Victorian Default Offer (VDO) Explained

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With energy prices skyrocketing in recent years, changes have been introduced to make electricity ‘fairer’ for all Victorians. From July 1, customers in Victoria on standing offers – a basic energy plan usually with higher rates – will be rolled over to what’s called the ‘Victorian Default Offer’ or ‘VDO’.

Essentially, this means that bill-paying customers who aren’t actively engaged in the market and are likely paying more than market offers, won’t be left on expensive electricity plans by retailers. You’ve heard of the ‘loyalty tax’? This was it! In this guide, Canstar Blue examines what the Victorian Default Offer is, how it works, and ultimately what it means for you.

What is the Victorian Default Offer?

What is the Victorian Default Offer

The Victorian Default Offer (VDO) acts as a safeguard for customers in Victoria who are on expensive ‘standing offer’ contracts with their current energy provider. As of 1 July 2019, Victorian residential and small business customers on standing offers will be moved to the VDO – what’s described by the state’s energy regulator as a “fair” price for electricity.

Similar to the reference price for energy in other states, the Victorian Default Offer is aimed at providing customers who do not engage in the market with electricity prices that are capped and more competitive. Approximately 130,000 households and 30,000 small businesses in Victoria will switch onto the new VDO from standing offers from July 1.

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How does the Victorian Default Offer work?

The VDO acts as a price cap for customers who do not engage in the energy market, but it also serves as a reference price when comparing plans with discounts. Energy plans with discounts must have the same base pricing as the VDO and show how the discounted plan compares to the estimated annual cost of the VDO, either in monetary or percentage terms. So, you’ll now start to see plans marketed at ‘10% less than the VDO’, or ‘5% more than the VDO’, for example.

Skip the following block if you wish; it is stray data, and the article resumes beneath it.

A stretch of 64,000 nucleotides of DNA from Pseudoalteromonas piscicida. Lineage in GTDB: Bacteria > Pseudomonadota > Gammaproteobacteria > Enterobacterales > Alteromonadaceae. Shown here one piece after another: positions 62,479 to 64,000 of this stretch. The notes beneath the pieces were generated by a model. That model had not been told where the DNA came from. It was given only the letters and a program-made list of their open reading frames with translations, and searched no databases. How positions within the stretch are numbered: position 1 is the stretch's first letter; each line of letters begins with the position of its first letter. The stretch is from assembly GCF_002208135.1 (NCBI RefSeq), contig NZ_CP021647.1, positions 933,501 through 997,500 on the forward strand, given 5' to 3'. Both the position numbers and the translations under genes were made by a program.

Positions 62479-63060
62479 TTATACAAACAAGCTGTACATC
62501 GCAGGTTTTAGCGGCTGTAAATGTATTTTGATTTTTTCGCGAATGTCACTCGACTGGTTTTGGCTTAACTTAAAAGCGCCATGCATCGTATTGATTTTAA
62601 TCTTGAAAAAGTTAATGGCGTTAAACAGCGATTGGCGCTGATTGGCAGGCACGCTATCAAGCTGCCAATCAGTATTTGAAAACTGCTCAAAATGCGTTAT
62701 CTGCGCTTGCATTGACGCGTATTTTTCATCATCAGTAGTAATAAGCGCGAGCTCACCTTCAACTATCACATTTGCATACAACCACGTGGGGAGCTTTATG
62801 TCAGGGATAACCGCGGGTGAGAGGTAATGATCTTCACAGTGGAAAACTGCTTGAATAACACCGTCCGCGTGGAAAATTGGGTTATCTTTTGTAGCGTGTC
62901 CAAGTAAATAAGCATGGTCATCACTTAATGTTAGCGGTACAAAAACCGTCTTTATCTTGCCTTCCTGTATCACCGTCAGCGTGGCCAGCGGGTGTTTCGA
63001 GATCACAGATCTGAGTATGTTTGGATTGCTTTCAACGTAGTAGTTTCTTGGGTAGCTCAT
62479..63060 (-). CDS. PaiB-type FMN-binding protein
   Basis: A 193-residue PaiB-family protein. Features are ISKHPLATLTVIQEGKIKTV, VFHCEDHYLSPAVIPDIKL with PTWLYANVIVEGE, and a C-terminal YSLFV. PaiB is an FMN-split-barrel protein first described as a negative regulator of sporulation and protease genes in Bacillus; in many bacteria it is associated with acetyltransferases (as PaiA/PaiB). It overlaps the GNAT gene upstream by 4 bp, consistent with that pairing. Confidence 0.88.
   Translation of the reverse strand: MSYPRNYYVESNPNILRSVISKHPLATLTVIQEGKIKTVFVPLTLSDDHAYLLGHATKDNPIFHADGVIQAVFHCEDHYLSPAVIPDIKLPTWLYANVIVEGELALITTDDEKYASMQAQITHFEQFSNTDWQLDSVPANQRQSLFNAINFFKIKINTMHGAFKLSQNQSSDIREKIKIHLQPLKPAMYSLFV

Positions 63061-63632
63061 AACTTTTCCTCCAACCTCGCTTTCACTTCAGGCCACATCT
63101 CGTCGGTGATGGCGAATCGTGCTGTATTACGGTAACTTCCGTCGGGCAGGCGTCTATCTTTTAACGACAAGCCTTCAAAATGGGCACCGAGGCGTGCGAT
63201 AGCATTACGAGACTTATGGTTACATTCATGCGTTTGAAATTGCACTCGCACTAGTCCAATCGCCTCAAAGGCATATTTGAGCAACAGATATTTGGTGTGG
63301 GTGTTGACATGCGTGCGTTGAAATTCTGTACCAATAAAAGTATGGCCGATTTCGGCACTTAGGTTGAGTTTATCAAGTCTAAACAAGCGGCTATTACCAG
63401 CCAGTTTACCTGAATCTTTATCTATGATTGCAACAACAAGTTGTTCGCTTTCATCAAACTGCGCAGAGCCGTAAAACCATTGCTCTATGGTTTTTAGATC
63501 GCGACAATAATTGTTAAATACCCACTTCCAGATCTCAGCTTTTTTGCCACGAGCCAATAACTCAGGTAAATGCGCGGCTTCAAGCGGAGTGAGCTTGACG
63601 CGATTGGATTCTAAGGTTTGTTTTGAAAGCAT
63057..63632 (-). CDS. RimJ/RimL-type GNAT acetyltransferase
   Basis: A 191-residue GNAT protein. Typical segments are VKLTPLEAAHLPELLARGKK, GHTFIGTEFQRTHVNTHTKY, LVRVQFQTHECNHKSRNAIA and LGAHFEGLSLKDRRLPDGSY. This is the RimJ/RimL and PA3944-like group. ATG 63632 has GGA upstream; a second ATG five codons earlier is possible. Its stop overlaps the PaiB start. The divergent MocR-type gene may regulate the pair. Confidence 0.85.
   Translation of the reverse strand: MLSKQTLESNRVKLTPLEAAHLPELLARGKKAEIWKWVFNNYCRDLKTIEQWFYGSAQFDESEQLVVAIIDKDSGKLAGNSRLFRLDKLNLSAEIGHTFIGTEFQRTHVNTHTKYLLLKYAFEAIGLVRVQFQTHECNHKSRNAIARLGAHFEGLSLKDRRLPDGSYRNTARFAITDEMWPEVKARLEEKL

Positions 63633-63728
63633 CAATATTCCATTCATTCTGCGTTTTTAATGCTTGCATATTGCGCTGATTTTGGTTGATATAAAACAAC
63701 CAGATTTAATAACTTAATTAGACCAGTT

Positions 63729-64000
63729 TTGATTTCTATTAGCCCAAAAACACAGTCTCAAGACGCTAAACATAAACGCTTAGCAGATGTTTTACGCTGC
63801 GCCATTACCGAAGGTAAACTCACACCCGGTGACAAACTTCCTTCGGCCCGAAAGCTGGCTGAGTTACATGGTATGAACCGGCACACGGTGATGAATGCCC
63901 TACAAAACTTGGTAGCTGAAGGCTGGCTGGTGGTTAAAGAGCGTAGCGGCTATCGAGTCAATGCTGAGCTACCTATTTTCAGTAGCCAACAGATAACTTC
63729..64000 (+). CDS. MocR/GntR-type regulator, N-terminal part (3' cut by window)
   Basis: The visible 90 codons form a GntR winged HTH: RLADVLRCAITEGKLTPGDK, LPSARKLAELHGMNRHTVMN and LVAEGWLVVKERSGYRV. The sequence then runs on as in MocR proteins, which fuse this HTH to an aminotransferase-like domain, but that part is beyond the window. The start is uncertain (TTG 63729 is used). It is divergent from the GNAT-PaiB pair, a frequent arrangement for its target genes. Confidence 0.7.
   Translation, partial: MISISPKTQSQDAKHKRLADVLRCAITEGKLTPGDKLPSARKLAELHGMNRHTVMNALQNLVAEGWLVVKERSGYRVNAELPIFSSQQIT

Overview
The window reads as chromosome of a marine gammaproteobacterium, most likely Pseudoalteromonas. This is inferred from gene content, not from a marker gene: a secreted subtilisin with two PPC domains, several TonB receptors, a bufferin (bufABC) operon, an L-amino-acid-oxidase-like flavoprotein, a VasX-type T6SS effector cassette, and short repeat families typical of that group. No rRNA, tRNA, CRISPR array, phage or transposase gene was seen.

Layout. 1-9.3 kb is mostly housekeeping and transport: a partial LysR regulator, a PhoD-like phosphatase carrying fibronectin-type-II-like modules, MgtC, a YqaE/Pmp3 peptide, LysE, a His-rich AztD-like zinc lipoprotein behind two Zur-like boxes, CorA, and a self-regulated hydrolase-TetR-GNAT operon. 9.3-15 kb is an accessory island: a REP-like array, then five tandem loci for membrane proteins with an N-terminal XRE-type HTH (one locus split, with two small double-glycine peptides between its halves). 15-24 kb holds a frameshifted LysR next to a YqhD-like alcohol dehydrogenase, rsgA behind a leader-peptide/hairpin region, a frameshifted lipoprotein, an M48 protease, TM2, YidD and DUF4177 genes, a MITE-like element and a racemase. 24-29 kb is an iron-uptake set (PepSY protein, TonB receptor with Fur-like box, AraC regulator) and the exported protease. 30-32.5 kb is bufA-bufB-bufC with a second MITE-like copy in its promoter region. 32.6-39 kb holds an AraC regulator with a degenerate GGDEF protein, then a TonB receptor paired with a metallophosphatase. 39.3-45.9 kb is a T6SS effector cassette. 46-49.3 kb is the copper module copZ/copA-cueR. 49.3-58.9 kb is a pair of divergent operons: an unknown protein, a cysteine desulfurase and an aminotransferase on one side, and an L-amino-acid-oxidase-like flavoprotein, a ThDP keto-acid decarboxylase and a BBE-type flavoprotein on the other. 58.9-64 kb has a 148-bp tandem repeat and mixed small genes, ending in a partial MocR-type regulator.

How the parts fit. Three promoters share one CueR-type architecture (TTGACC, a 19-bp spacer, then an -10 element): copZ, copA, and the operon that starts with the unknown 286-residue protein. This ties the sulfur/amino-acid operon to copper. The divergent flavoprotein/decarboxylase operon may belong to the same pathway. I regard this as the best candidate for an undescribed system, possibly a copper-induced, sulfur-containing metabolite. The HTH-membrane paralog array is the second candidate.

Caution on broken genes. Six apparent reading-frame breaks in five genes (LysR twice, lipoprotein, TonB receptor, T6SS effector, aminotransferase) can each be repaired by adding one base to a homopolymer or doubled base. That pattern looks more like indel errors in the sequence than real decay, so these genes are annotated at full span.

Cheaper than the Victorian Default Offer

The Victorian Default Offer is a competitive power price, but you could still save even more by shopping around and switching to one of the cheapest deals in Victoria. To help you find a better eal, the following table lists some of the cheapest plans on our database for the Melbourne area.

Cheap Deals in Victoria

Here are some of the cheapest published deals from the retailers on our database that include a link to the retailer’s website for further details. These are products from referral partners†. These costs are based on the Citipower network in Melbourne but prices may vary depending on your circumstances. This comparison assumes general energy usage of 4000kWh/year. Please use our comparison tool for a specific comparison in your area. Our database may not cover all deals in your area. As always, check all details of any plan directly with the retailer before making a purchase decision.

Why was the Victorian Default Offer introduced?

The VDO was introduced on the back of an independent review from government and industry regulators that found Victorian customers were paying too much for electricity. The Victorian Default Offer is part of a larger government initiative planned to make the retail market easier to navigate, as well as more affordable for households and small businesses.

Will the Victorian Default Offer make energy cheaper?

The price of the VDO will vary depending on which distribution zone you live in. According to the Essential Services Commission of Victoria (ESC), a typical residential customer will save up to $450 a year by switching from a standing offer to the VDO, while small business customers could save up to $2,050 per year.

We’ve taken a look at five energy retailers to compare the differences in price between their cheapest market offer and the Victorian Default Offer. Although the VDO will replace the more expensive standing offer, it isn’t the cheapest energy deal on the market, which is why it’s always good to shop around and compare. Use our comparison tool for a specific comparison. Our database may not cover all deals available in your area, and please check retailer websites for up to date information.

Energy Retailer Cheapest Market Offer Victorian Default Offer
AGL $1,227 (Essentials Plus) $1,334.00
Alinta Energy $1,334 (Real Deal) $1,334.00
EnergyAustralia $1,249 (No Frills) $1,334.00
Origin Energy $1,278 (Max Saver – Online Special) $1,334.00
 Simply Energy $1,183 (Simply RACV) $1,334.00

Price assumes general energy usage of 4000kWh/year. Estimated price includes any conditions discounts that may be available. Pricing based on Citipower network in Melbourne, but prices differ between distribution areas. September 2019.

Victorian Default Offer Prices